Ben Zimmer in The New York Times:
Around 4 p.m. on Oct. 17, 2005, Stephen Colbert was searching for a word. Not just any word, but one that would fit the blowhard persona that he was presenting that night on the premiere episode of Comedy Central’s “Colbert Report.” He once described his faux-pundit character as a “well-intentioned, poorly informed, high-status idiot,” and the word he was looking for had to be sublimely idiotic. During the rehearsal, Colbert was stuck on what term to feature for the inaugural segment of “The Word,” a spoof of Bill O’Reilly’s “Talking Points.” Originally, he and the writers selected the word truth, as distinguished from those pesky facts. But as Colbert told me in a recent interview (refreshingly, he spoke to me as the real Colbert and not his alter ego), truth just wasn’t “dumb enough.” “I wanted a silly word that would feel wrong in your mouth,” he said.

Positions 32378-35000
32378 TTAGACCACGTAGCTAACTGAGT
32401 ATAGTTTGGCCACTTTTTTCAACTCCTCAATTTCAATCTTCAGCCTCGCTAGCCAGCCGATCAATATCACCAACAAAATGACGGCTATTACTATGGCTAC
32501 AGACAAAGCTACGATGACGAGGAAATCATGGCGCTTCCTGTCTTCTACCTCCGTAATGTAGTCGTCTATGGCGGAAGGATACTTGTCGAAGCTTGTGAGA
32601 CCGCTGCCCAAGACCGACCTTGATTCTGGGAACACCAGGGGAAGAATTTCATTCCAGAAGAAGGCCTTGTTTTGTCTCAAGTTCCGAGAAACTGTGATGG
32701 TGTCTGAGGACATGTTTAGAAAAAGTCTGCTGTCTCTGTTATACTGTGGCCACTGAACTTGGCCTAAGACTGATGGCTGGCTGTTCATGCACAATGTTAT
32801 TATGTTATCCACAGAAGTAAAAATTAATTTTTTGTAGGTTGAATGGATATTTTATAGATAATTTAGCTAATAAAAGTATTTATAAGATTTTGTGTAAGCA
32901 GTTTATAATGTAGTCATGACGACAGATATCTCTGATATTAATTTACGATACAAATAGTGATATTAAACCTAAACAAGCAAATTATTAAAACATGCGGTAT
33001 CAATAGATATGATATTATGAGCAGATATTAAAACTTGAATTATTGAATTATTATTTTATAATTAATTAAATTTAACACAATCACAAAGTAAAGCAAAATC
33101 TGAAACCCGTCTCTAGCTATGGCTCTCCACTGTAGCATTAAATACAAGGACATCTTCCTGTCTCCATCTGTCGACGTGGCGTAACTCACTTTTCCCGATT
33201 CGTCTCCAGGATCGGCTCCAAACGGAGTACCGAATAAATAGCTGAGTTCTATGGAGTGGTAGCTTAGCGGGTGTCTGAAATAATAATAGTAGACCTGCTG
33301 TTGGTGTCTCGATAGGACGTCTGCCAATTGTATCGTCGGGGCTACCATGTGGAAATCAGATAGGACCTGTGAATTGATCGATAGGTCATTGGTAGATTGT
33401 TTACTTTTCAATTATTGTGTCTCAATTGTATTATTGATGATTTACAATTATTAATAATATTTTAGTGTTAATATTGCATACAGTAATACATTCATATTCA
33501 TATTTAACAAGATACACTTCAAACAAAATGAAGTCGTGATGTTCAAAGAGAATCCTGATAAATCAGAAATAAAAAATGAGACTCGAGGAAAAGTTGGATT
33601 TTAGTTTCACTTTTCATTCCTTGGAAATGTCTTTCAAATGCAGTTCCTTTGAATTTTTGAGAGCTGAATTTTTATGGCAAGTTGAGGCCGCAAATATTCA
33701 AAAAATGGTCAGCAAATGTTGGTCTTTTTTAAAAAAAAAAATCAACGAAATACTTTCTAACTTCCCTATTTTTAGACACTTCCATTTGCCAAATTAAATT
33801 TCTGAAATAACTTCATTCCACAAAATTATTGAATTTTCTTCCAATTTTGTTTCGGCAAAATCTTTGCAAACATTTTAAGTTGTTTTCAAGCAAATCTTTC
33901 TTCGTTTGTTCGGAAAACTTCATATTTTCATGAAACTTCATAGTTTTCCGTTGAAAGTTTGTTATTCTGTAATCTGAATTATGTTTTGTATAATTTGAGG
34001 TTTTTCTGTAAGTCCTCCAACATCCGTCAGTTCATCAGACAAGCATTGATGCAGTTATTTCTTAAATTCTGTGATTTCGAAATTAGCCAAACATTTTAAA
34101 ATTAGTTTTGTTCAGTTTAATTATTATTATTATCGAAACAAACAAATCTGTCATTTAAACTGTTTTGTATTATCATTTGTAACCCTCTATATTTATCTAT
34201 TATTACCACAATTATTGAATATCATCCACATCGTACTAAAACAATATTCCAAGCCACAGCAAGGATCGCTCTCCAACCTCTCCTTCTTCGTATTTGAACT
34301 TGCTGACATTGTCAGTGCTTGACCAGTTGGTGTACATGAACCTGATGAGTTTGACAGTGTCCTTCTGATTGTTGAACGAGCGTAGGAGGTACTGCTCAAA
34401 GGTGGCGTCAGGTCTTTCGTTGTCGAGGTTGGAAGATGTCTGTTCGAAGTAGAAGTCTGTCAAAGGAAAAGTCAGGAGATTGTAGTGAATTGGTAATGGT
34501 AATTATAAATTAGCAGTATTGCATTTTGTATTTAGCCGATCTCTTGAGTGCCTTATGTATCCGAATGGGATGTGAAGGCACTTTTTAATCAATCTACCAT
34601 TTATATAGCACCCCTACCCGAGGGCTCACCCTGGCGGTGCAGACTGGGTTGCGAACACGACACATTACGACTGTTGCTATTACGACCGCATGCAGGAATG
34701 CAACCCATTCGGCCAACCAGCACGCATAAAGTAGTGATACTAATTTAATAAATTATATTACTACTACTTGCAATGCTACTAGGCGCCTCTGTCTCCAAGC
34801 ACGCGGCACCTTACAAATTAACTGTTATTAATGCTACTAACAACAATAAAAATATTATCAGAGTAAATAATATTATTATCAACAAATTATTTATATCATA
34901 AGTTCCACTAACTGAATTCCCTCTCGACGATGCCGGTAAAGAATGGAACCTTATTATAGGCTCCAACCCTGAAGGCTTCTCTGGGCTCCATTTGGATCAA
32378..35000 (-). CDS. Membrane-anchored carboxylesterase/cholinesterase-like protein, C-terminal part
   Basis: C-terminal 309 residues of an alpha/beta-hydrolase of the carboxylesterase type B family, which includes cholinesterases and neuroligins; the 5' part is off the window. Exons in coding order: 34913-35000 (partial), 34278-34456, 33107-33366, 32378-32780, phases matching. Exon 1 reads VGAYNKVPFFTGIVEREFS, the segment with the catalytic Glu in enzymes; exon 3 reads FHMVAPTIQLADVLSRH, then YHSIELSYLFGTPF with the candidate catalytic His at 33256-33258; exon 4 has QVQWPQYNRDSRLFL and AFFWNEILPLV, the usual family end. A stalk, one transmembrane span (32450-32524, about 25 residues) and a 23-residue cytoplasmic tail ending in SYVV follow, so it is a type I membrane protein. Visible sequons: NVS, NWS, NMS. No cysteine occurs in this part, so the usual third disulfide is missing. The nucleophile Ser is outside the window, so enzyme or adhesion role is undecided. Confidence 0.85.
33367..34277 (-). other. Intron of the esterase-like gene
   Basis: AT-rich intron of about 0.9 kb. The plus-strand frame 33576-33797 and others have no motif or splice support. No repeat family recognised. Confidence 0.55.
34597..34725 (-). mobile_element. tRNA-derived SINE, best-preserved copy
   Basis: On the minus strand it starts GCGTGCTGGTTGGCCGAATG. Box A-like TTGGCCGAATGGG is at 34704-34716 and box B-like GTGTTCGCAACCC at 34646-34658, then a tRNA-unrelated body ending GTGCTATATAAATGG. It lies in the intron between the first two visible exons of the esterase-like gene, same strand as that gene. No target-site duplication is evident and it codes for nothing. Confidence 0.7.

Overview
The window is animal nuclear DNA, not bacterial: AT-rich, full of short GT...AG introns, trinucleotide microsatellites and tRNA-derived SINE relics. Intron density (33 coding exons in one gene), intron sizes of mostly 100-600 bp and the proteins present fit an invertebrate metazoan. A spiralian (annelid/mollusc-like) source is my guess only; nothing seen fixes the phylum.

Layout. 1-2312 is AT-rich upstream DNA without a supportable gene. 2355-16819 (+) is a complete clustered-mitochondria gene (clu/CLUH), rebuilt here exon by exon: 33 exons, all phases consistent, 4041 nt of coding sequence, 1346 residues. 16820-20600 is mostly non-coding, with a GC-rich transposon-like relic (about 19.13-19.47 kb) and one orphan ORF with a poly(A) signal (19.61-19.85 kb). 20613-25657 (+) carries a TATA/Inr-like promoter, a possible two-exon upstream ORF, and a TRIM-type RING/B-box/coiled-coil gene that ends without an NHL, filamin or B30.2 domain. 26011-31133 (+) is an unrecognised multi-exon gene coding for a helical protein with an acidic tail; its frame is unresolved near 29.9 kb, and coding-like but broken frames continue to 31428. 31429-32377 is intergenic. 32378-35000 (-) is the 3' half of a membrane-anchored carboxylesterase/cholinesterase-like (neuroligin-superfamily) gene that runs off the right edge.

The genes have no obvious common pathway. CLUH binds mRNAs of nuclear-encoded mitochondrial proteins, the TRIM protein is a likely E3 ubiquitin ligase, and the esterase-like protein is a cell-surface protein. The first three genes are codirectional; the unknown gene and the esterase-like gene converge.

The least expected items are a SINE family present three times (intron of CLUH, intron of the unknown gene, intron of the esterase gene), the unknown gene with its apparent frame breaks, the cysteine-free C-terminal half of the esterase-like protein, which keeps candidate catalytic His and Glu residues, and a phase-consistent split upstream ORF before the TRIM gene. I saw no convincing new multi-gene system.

What he was driving at wasn’t truth anyway, but a mere approximation of it — something truthish or truthy, unburdened by the factual. And so, in a flash of inspiration, truthiness was born. In that night’s broadcast, he imagined the disdain his coinage would engender among elitist dictionary types. “Now I’m sure some of the Word Police, the wordinistas over at Webster’s, are gonna say, ‘Hey, that’s not a word,’ ” he said. As I pointed out at the time on the linguistics blog Language Log, truthiness already appeared in the Oxford English Dictionary under the adjective truthy. To be sure, it was exceedingly rare before 2005, but it had been recorded as a somewhat playful variant of truthfulness since the early 19th century.
Regardless of its pre-Colbert history, truthiness in its satirical new meaning charmed many a wordinista.